Many years ago, after working in my first programming job for a couple of years the company was taken over, and coding tests for new hires were introduced. The incumbent developers all decided to take the test, and it was seen as a fun diversion for a couple of hours.

I don’t have access to the actual wording of the requirements given to candidates, but the test required a text file containing around 100k words to be loaded and sorted into the largest set of the longest anagram. For example in the words file I’m using in this blog post, there are 466544 words in the file, 406627 of which are anagrams. The largest set is for a 7 letter anagram, of whih there are 15 words. There are smaller sets of longer anagrams, we’re not interested in those. And, it had to run in in less a second. They had three hours to write it, on a computer not connected to the internet. They had access to Java, through Eclipse, C/C++/C# through Visual Studio and Delphi through Embarcadero Studio.

I don’t know where the test originally came from - I think it originated in a different company which had been acquired by the same company I now worked for, but I’m not sure. I think the intent of the test was to in part gauge how the candiate reacted to the deadline pressure, part how they could understand the requirements given to them, and lastly what sort of code they wrote.

As it has been a long time and the company no longer recruits after moving most development overseas, so, I’m going to present my solution.

Making people sit coding tests during interviews is not good for anyone, and doesn’t always guarantee that you’ll hire the best person for the job.

The Solution

First we have to load the file, and figure out to generate the anagram and keep track of how many instances of that anagram there are. It turned out for the candidates taking the test that this was the bit that most got stuck on, specifically the short mental leap it took to working out you needed to sort the letters of the word alphabetically to create the key.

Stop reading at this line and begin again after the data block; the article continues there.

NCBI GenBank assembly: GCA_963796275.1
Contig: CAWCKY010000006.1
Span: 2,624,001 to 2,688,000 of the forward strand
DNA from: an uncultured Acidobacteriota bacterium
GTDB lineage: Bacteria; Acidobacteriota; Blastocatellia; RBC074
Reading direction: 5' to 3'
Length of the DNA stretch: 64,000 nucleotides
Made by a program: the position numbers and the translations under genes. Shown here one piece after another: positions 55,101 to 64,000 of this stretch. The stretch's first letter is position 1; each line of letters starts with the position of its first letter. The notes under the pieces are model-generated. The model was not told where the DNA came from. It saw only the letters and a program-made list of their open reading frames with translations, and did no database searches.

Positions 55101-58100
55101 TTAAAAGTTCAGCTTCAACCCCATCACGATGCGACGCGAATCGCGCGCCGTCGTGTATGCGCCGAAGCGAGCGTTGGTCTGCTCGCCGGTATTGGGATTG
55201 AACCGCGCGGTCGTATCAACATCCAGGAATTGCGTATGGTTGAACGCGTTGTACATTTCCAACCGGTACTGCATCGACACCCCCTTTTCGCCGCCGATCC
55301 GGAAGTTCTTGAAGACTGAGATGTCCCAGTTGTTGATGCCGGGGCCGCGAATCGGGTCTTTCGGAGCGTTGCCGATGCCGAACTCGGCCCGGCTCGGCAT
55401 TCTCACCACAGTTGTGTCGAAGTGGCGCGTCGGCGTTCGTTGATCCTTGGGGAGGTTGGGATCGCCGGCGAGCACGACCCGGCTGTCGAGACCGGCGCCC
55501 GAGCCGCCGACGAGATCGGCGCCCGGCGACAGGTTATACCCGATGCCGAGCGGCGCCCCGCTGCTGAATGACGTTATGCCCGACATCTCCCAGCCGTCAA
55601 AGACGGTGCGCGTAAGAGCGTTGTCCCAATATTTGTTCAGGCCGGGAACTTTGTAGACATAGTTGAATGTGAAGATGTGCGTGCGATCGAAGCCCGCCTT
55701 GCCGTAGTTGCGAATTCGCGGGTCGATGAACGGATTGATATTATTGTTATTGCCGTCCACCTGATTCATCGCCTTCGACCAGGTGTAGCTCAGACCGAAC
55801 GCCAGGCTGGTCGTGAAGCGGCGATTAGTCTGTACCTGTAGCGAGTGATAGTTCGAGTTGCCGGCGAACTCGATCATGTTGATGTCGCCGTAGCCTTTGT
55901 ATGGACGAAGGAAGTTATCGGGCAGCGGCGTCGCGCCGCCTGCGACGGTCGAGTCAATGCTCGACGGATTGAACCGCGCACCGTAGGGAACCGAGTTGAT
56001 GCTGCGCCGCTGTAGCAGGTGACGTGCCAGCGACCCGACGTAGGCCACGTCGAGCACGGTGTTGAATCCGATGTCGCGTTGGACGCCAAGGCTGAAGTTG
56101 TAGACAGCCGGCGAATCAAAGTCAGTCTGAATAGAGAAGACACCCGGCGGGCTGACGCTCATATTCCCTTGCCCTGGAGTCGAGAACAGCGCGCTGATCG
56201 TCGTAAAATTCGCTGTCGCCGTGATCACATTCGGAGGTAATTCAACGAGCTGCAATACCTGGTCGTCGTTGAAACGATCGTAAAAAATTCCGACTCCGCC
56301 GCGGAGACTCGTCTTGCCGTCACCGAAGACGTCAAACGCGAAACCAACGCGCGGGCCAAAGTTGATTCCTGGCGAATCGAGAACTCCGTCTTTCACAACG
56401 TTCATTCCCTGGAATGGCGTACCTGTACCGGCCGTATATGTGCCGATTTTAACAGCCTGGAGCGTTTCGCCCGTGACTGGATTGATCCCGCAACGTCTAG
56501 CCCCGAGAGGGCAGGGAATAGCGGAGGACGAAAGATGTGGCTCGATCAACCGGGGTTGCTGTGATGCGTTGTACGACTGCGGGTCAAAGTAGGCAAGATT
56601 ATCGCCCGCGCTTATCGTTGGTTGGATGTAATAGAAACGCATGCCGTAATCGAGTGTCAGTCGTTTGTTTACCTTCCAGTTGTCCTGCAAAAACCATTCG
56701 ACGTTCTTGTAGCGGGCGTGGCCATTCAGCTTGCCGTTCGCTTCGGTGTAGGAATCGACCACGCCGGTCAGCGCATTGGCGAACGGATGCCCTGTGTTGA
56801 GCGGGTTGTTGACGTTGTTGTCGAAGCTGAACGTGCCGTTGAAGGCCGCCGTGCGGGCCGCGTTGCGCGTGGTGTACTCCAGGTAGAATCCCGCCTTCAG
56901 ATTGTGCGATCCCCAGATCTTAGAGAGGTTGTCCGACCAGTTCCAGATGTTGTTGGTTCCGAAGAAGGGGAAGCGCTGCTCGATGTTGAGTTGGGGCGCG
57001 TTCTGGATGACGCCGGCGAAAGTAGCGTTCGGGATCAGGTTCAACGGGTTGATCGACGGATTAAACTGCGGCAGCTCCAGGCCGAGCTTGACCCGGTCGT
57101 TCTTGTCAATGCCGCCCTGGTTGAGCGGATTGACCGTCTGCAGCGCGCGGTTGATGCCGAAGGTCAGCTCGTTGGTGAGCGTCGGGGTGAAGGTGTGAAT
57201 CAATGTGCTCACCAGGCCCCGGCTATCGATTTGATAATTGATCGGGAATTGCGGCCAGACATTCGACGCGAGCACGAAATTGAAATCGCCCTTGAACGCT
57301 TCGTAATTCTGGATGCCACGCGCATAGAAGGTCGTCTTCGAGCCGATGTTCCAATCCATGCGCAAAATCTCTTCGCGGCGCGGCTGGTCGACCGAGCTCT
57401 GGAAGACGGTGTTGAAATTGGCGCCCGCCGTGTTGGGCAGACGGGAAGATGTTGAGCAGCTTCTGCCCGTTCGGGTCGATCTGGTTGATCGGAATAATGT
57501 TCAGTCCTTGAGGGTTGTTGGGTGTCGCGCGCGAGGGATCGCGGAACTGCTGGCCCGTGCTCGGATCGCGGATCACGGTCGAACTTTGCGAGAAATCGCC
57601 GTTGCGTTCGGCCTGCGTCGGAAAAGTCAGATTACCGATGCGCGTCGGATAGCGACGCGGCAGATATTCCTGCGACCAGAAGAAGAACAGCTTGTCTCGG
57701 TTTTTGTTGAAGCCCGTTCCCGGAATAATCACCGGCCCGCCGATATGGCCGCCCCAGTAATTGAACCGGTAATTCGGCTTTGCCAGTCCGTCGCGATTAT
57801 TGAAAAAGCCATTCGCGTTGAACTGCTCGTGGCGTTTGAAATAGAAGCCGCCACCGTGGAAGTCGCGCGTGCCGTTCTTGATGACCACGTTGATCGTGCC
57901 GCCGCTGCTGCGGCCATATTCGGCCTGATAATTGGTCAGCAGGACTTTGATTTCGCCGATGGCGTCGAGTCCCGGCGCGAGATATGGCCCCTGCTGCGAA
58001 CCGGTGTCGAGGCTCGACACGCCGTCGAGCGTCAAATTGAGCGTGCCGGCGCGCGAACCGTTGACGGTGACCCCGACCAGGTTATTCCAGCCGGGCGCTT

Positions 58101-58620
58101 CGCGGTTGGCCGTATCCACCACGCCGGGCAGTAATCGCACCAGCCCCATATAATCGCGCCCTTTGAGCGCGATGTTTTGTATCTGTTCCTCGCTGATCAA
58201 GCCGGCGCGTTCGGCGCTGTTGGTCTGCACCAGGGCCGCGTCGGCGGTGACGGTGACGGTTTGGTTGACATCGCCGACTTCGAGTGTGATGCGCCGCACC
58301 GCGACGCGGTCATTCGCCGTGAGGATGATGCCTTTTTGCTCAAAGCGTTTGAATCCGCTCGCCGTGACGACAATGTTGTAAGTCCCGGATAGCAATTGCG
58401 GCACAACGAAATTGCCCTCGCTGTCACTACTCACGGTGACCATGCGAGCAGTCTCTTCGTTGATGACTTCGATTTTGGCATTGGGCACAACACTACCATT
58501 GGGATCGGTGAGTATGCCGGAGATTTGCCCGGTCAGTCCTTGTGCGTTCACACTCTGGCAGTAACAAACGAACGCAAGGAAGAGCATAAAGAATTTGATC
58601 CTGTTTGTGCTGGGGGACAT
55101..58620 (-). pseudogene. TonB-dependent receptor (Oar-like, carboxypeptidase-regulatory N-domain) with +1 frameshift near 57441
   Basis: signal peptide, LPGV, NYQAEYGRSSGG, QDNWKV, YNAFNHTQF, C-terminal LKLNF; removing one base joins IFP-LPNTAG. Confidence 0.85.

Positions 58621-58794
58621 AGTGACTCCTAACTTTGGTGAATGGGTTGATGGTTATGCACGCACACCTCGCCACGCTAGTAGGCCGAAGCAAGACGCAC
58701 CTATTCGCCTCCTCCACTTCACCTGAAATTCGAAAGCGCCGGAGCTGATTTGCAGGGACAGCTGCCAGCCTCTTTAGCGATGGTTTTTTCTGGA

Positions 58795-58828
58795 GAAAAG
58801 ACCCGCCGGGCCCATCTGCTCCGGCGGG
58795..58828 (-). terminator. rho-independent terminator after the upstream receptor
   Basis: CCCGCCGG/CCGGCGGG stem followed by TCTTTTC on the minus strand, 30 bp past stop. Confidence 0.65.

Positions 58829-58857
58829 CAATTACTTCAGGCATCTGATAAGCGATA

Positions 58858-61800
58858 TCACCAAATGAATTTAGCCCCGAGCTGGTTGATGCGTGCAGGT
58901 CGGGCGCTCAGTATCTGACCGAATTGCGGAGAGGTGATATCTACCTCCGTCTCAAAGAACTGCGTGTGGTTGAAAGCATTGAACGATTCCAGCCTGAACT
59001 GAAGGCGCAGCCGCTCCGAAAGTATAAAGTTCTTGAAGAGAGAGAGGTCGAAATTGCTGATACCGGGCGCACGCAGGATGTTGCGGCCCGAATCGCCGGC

private static string CreateKey(string word)
    var lowerCharArray = word.ToLowerInvariant().ToCharArray();
    return new string(lowerCharArray);

private static void LoadWords(string filePath, Dictionary<string, List<string>> words)
    using (var streamReader = File.OpenText(filePath))
        string s;

        while ((s = streamReader.ReadLine()) != null)
            var key = CreateKey(s);

            if (words.TryGetValue(key, out var set))
                var newSet = new List<string> {s};
                words.Add(key, newSet);

words is a Dictionary<string, List<string>>, which we use to track the count of anagrams. The rest of the file loading is a fairly standard while loop over the reader ReadLine method, checking the dictionary to see if the anagram has already been found, and if so add the new word to the set, otherwise, add the anagram and create a new list to hold the word(s).

Once we have all the words loaded and matched into sets of anagrams, we can process them to work out which is the largest set with the longest word.

private static KeyValuePair<string, List<string>> ProcessAnagrams(Dictionary<string, List<string>> words)
    var largestSet = 0;
    var longestWord = 0;
    var foundSet = new KeyValuePair<string, List<string>>();

    foreach (var set in words)
        if (set.Value.Count >= largestSet)
            largestSet = set.Value.Count;

            if (set.Key.Length > longestWord)
                longestWord = set.Key.Length;
                foundSet = set;
                longestWord = 0;

    return foundSet;

Here we simply bruteforce check all of the entries in the dictionary to find the answer. It’s not elegant, but it gets the job done. Running it on my Macbook Pro gives:

406627 anagrams processed from 466544 in 00:02:850
File read and key generation in 00:02:829
Anagrams searched in: 00:00:021
Key: AEINRST (7), Count: 15